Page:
Google's been looking to influence the world even more than it has. According to a breaking investigation from Wall Street Journal story, the company has regularly pays professors at top universities -- $5,000 to as much as $400,000 -- to create research that bolster's Google's views to government regulators.

Influence is incredibly important in business. You want to affect decisions of customers, industry figures, government regulators, pundits, and others. It's why companies will look for spokespeople to make their case. Or why they will hire social media influencers (even though they may have no influence) or run extensive PR campaigns.

Even startups have to make sure they're heard, get their view across. The type of extensive funding of research that Google has undertaken may or may not be effective. The question is whether trying to influence public discourse, regulators, and others indirectly, particularly when your involvement isn't necessarily disclosed, is a wise idea.

Google and some of the researchers told the Journal that there are no strings tied to funding. Academics are free to publish the research or analyses whether their findings would ultimately benefit Google or not. But not all the research the Journal looked at indicated that Google was associated with the study in any way, and there can be other interactions that raise questions:

Some researchers share their papers before publication and let Google give suggestions, according to thousands of pages of emails obtained by the Journal in public-records requests of more than a dozen university professors. The professors don't always reveal Google's backing in their research, and few disclosed the financial ties in subsequent articles on the same or similar topics, the Journal found.

Even though some professors said Google doesn't control what they do, there's still the potential appearance of impropriety.

This isn't a new issue. The tobacco companies were notorious for this, for decades successfully battling the growing knowledge of the dangers of smoking. Part of our national obsession with dietary fat was a result of the sugar industry paying scientists to refute or play down the potential role of sugar in heart disease 50 years ago. Similar techniques have been used by companies in the drug and oil industries.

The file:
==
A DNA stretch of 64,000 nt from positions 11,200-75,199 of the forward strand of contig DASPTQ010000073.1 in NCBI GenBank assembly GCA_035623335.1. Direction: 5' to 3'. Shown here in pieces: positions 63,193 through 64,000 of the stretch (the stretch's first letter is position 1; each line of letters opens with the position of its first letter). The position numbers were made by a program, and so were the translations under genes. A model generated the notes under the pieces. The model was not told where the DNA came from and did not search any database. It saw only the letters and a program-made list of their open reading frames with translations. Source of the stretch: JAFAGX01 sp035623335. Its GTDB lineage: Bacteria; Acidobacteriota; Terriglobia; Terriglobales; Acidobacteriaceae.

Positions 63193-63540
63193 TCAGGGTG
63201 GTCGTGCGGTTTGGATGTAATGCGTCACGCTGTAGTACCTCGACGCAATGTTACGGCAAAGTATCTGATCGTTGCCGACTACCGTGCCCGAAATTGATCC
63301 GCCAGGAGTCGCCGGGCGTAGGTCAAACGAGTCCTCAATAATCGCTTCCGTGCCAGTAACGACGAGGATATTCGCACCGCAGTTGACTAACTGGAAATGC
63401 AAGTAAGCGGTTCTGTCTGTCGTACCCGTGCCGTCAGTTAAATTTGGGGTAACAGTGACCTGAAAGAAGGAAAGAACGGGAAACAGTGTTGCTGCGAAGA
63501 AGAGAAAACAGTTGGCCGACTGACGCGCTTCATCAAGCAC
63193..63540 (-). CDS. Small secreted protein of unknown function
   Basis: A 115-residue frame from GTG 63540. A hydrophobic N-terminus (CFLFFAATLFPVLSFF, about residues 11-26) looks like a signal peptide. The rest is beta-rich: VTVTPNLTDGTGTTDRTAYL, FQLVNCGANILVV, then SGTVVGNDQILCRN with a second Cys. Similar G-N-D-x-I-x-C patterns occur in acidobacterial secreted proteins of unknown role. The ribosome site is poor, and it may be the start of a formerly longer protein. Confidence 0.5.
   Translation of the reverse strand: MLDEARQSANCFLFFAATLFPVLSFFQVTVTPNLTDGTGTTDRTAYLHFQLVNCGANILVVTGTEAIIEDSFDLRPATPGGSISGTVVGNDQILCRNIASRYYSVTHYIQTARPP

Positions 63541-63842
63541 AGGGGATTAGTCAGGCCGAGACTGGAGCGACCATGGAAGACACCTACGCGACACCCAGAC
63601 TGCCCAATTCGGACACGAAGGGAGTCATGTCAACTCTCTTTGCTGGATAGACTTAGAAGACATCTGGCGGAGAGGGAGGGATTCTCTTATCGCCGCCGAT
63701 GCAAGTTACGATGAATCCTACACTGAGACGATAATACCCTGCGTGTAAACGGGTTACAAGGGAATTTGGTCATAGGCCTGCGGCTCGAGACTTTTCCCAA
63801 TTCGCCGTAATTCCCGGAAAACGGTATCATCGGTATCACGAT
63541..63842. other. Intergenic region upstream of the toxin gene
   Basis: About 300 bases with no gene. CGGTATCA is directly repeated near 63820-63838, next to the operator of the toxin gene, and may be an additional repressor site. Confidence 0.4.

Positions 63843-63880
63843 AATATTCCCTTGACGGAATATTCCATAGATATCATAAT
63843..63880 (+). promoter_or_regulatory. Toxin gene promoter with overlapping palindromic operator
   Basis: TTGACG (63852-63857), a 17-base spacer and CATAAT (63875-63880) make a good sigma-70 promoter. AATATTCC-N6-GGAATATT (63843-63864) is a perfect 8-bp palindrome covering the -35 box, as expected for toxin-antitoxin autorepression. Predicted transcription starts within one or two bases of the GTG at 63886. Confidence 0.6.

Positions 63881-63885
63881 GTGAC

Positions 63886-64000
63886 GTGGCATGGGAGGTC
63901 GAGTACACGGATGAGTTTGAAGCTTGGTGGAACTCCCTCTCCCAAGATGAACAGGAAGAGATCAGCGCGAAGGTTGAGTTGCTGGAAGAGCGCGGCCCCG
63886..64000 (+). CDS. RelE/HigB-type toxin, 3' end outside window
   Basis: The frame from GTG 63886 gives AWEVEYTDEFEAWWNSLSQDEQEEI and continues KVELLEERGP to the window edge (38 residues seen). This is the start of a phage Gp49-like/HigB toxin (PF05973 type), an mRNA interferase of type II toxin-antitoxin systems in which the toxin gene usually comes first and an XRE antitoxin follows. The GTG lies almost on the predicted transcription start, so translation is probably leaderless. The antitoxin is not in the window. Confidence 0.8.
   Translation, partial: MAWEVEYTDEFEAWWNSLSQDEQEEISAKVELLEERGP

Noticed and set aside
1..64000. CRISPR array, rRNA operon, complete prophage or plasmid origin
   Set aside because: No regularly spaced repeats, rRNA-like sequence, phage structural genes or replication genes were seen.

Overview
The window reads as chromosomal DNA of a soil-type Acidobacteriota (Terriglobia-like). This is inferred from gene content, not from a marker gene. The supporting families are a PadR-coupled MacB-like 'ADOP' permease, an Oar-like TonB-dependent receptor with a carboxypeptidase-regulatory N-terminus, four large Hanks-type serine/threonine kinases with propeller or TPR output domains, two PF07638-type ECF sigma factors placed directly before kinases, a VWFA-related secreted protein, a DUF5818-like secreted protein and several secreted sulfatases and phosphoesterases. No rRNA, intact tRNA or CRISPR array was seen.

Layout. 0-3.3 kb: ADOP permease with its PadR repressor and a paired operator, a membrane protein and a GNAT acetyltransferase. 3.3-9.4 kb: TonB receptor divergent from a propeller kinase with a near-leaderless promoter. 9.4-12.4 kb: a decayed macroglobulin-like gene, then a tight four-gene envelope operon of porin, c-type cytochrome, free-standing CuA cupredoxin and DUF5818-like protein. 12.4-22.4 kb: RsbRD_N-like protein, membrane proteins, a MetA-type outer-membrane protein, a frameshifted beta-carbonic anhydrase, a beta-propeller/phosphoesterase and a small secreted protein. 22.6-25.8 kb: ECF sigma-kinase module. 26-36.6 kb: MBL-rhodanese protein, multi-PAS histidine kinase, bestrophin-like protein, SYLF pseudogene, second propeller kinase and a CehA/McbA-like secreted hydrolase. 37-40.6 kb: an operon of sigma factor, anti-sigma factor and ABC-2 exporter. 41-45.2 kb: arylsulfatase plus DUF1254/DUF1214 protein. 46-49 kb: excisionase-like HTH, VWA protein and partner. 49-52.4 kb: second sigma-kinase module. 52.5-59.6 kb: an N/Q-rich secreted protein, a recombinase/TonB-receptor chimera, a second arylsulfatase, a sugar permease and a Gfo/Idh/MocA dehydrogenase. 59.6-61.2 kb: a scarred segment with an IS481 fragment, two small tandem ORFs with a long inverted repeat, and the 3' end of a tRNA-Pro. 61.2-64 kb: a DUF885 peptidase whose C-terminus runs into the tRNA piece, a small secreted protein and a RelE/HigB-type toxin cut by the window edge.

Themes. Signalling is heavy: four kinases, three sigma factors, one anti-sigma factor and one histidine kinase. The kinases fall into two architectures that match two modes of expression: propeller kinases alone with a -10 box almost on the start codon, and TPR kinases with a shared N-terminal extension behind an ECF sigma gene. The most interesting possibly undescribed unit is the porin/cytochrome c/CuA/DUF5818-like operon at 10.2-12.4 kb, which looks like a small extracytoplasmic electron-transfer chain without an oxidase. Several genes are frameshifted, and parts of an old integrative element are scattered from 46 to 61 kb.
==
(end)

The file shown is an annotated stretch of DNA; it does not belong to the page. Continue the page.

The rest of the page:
Often enough this material eventually comes to light. As a result, people become less trustful, companies have massive public relations nightmares, and brands get damaged.

In fact, there was a different example in the Journal piece. It mentioned the work of the Campaign for Accountability, a non-profit that has documented Google's support of hundreds of academic papers, but then noted that the organization received funding from Oracle, which is a rival of Google's. I contacted the Google Transparency Project and was pointed to a statement that did not address the question. In a separate email, the executive director said: "CfA does not discuss its donors. As the statement says, we believe our work speaks for itself." Apparently Oracle has admitted the connection publicly.

And, as we're talking about statements, here's one from Google:

Ever since Google was born out of Stanford's Computer Science department, we've maintained strong relations with universities and research institutes, and have always valued their independence and integrity. We're happy to support academic researchers across computer science and policy topics, including copyright, free expression and surveillance, and to help amplify voices that support the principles of an open internet. And unlike our competitors who fund the Campaign for Accountability, we expect and require our grantees to disclose their funding.

Maybe Google should notice that not all its grantees disclose the funding every time they mention their work.

Those in startups may be laughing at the notion that they could get caught in such issues. Who has the money to commission such work? But a lack of transparency doesn't need big funding to occur. Ever pay someone to write a "thought leadership piece" for your content marketing program without getting the major insights from you? Have you talked colleagues or friends into leaving favorable reviews of your products and services without mentioning the connection? Hired a social media influencer to promote your business in a way that is supposed to seem genuine? No matter how big or small your company, it's possible to be more or less transparent in lobbying and promotion.

Some companies, some people, manage to pull off secretly arranged influence and profit from it. Perhaps they'll never be caught. But they might. Part of the pleasure of running a business is knowing that your product or service makes people happy and that your popularity is based on your own merit. Taint the water at all and you reduce the real pride you can take, even if you're never caught. Winning really isn't everything.